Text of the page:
> > then execute ~seema/TimerTest;

    >
    > #include <stdio.h>
    > #include <stdlib.h>
    >
    > int main( void )
    > {
    > FILE *fp;
    >
    > if( (fp=fopen("~seema/TimerTest","r")) != NULL ) {
    > fclose( fp );
    > system( "~seema/TimerTest" );
    > }
    > return 0;
    > }


    Failure to open a file for reading does not necessarily mean that the
    file is not executable. Under Unix, for example, you can have execute-
    only permissions (---x--x--x) on a program. Also, being able to open
    a file for reading doesn't mean it's executable.

    You probably need to go outside the realm of standard C, and use an
    extension provided by the platform. For example, on Posix systems,
    you can try access() or stat() to see if the file not only exists, but
    that you can execute it.

    And, I am also assuming that "~seema" is meant to be treated as the
    Unix "seema's home directory" shortcut. This obviously requires more
    system-specific extensions, such as getpwnam().

    Perhaps comp.unix.programmer is a better place to find answers?

    --
    +-------------------------+--------------------+-----------------------------+
    | Kenneth J. Brody | www.hvcomputer.com | |
    | kenbrody/at\spamcop.net | www.fptech.com | #include <std_disclaimer.h> |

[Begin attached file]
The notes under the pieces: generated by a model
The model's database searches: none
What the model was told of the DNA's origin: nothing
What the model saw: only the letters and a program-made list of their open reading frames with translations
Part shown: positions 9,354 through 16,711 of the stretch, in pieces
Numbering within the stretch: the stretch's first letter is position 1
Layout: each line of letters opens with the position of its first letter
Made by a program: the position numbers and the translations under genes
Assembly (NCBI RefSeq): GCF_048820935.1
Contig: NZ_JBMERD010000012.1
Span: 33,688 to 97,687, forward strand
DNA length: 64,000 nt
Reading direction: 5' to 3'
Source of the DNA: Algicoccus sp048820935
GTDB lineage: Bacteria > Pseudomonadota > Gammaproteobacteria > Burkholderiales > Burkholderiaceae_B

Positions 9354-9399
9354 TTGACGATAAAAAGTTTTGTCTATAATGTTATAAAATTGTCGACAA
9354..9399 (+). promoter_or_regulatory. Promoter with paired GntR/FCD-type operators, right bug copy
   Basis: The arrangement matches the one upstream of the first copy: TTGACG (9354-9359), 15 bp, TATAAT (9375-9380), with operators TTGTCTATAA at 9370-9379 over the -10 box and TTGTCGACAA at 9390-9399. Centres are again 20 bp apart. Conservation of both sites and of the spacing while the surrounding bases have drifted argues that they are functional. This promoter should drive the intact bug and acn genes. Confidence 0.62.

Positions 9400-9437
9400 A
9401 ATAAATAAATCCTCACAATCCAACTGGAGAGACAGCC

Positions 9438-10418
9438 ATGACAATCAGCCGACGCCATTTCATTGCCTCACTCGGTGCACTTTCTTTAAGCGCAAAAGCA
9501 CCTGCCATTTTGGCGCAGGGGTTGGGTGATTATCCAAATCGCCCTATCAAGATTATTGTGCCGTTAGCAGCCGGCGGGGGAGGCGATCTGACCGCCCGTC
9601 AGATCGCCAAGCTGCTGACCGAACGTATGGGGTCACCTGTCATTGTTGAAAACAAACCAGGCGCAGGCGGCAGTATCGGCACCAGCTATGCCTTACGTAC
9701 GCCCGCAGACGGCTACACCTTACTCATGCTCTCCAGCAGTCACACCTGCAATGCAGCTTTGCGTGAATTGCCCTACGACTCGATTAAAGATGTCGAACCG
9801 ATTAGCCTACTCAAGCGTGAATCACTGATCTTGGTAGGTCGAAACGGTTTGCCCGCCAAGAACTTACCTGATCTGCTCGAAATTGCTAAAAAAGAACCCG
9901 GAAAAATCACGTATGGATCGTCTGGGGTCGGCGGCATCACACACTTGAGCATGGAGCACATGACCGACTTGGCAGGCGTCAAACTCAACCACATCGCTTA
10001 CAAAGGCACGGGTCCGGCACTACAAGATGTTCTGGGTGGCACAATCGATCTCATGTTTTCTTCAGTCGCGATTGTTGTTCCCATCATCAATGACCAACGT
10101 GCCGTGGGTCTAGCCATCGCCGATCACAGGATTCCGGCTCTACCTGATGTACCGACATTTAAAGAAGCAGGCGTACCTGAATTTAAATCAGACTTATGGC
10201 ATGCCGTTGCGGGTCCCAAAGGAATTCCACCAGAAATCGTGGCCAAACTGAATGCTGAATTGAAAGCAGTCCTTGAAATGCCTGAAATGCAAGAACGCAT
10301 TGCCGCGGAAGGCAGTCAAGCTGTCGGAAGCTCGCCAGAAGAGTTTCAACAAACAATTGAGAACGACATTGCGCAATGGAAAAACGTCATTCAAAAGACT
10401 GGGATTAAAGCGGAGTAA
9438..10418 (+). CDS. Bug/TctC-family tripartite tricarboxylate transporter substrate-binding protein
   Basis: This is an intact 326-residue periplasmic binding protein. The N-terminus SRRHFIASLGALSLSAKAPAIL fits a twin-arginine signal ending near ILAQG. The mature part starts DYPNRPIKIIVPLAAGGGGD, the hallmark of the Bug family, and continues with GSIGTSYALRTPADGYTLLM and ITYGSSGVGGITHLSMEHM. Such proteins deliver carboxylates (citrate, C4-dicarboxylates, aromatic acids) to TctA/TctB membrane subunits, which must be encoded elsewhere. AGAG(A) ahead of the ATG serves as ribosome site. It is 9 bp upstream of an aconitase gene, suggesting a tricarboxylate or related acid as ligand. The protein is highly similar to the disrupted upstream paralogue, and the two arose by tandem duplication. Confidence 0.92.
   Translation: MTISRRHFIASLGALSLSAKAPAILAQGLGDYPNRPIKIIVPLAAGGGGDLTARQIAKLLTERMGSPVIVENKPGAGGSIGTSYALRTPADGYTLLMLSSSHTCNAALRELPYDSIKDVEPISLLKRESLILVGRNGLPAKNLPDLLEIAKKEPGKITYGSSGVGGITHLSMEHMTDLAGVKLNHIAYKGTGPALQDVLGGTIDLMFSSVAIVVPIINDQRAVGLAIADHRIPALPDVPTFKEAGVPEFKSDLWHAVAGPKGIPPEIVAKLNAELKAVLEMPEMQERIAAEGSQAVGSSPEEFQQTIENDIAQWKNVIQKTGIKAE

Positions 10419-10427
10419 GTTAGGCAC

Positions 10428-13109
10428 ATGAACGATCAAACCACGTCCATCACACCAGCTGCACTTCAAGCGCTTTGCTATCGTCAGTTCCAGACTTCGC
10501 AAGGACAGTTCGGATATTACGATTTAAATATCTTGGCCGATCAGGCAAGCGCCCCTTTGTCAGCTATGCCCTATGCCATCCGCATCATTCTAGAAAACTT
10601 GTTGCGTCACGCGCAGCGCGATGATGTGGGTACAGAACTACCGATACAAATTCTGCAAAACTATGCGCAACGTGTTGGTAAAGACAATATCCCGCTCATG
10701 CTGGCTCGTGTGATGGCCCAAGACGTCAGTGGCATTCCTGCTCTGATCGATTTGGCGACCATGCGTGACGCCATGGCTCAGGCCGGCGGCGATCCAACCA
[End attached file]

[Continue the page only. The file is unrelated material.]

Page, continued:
+-------------------------+--------------------+-----------------------------+
    Don't e-mail me at: <mailto:>
    Kenneth Brody, Oct 11, 2005
    #5
  6. Kenneth Brody <> wrote:

    > Perhaps comp.unix.programmer is a better place to find answers?


    I'm certain that it is, but the topical solution at least has a chance
    of working correctly.

    --
    Christopher Benson-Manica | I *should* know what I'm talking about - if I
    ataru(at)cyberspace.org | don't, I need to know. Flames welcome.
    Christopher Benson-Manica, Oct 11, 2005
    #6
  7. writes:
    > I am new to C programming and unix, and I want to write something
    > similar to this
    >
    > if exists ~seema/TimerTest
    > then execute ~seema/TimerTest;
    >
    > Can some body explain how to write this in C.
    > Where ~seema/TimerTest is another executable


    You might consider just trying to execute it (using system(), and
    handling the '~' somehow). If the system() call succeeds, the
    executable must have existed; if it fails, *something* went wrong.

    The result returned by system() is implementation-specific; you might
    not be able to distinguish between the executable not existing and the
    program failing for some other reason.

    On some systems, the relationship between executable files and the
    string you pass to system() is not simple. For example, you might
    invoke system("foo") to execute "foo.exe"

    The best solution is likely to be implementation-specific (depending
    on how much you care about portability).

    --
    Keith Thompson (The_Other_Keith) <http://www.ghoti.net/~kst>
    San Diego Supercomputer Center <*> <http://users.sdsc.edu/~kst>
    We must do something. This is something. Therefore, we must do this.
    Keith Thompson, Oct 11, 2005
    #7